Reuters Health Information (2006-07-14): Estrogen receptor polymorphisms tied to liver cancer
Estrogen receptor polymorphisms tied to liver cancer
Last Updated: 2006-07-14 19:09:43 -0400 (Reuters Health)
NEW YORK (Reuters Health) - In chronic hepatitis B virus (HBV) carriers, estrogen receptor polymorphisms are associated with an increased risk of hepatocellular carcinoma, according to Chinese researchers.
In the June issue of Gastroenterology, Dr. Yun Zhai of the Beijing Institute of Radiation Medicine and colleagues note that in humans and in animal models, overexpression of estrogen receptors is implicated in the development of liver cancer.
To determine whether this might be true of estrogen receptor-1 polymorphisms in chronic carriers of HBV, the researchers recruited 248 HBV carriers with hepatocellular carcinoma. All of the subjects were newly diagnosed and previously untreated. Another 239 HBV carriers without hepatocellular carcinoma acted as controls.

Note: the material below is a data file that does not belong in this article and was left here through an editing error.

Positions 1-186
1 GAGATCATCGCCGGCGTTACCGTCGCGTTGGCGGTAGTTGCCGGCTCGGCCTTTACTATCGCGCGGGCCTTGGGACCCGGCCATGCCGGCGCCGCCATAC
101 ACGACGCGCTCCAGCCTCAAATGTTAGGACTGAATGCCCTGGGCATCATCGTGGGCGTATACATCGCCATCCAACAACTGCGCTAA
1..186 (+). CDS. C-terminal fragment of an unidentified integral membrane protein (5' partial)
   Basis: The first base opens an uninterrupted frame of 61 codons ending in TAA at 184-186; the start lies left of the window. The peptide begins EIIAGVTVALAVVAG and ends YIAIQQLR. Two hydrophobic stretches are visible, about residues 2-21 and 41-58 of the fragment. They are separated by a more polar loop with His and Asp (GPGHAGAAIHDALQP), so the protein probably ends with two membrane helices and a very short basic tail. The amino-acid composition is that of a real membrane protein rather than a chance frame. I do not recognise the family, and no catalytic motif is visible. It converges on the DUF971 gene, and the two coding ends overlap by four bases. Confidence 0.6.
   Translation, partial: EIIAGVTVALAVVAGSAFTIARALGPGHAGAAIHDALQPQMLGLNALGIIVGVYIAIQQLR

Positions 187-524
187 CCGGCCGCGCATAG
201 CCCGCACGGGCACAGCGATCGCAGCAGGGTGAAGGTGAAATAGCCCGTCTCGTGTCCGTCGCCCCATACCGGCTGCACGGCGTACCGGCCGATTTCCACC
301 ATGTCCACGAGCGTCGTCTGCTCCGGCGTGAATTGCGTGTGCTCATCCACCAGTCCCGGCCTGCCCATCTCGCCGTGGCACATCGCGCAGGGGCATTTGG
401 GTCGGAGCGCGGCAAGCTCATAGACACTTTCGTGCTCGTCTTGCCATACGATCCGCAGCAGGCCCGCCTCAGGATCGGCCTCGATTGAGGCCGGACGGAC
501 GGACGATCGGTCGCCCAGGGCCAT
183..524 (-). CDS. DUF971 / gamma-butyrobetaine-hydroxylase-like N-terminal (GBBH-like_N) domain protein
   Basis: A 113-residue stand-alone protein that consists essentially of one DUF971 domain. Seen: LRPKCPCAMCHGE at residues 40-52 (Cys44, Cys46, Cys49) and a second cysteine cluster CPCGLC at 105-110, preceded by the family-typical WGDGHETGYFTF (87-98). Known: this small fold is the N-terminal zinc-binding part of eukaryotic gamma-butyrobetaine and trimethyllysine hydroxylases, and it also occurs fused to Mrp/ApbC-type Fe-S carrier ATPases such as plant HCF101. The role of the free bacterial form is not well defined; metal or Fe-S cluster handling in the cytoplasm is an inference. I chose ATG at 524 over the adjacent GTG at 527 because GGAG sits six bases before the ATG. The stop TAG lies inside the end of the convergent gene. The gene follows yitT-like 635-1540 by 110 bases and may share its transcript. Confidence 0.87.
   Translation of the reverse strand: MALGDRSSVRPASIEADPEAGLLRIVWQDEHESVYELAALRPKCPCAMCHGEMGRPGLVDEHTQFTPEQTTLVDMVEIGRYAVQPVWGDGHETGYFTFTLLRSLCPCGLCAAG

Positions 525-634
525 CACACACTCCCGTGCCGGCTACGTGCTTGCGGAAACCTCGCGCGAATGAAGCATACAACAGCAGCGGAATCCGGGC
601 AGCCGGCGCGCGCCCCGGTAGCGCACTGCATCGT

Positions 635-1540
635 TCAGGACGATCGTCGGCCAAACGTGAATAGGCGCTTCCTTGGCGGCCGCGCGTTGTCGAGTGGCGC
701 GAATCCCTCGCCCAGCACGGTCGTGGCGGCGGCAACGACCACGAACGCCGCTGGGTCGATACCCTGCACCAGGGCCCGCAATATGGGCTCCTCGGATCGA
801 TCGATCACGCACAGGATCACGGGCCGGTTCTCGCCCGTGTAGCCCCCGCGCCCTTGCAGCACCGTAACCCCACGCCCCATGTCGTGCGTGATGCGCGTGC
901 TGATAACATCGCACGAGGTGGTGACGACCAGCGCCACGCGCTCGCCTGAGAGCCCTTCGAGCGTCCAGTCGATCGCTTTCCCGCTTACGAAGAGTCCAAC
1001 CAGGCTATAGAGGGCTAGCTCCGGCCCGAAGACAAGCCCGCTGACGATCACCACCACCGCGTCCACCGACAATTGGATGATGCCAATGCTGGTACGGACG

The researchers examined six estrogen receptor-1 polymorphisms involving thymine-adenine repeats. In subjects with any of three homozygous alleles and a high number of thymine-adenine repeats, there was a significant increase in susceptibility to hepatocellular carcinoma compared to those with homozygous alleles and a low number of thymine-adenine repeats.
Based on these and other findings, the researchers conclude that people who are genetically predisposed to produce an increased messenger RNA level of estrogen receptor-1 "seem to be more prone to hepatocellular carcinoma."
The team points out that further studies are required. Because of strong linkage disequilibrium, they were unable to determine if any particular sites were driving the association.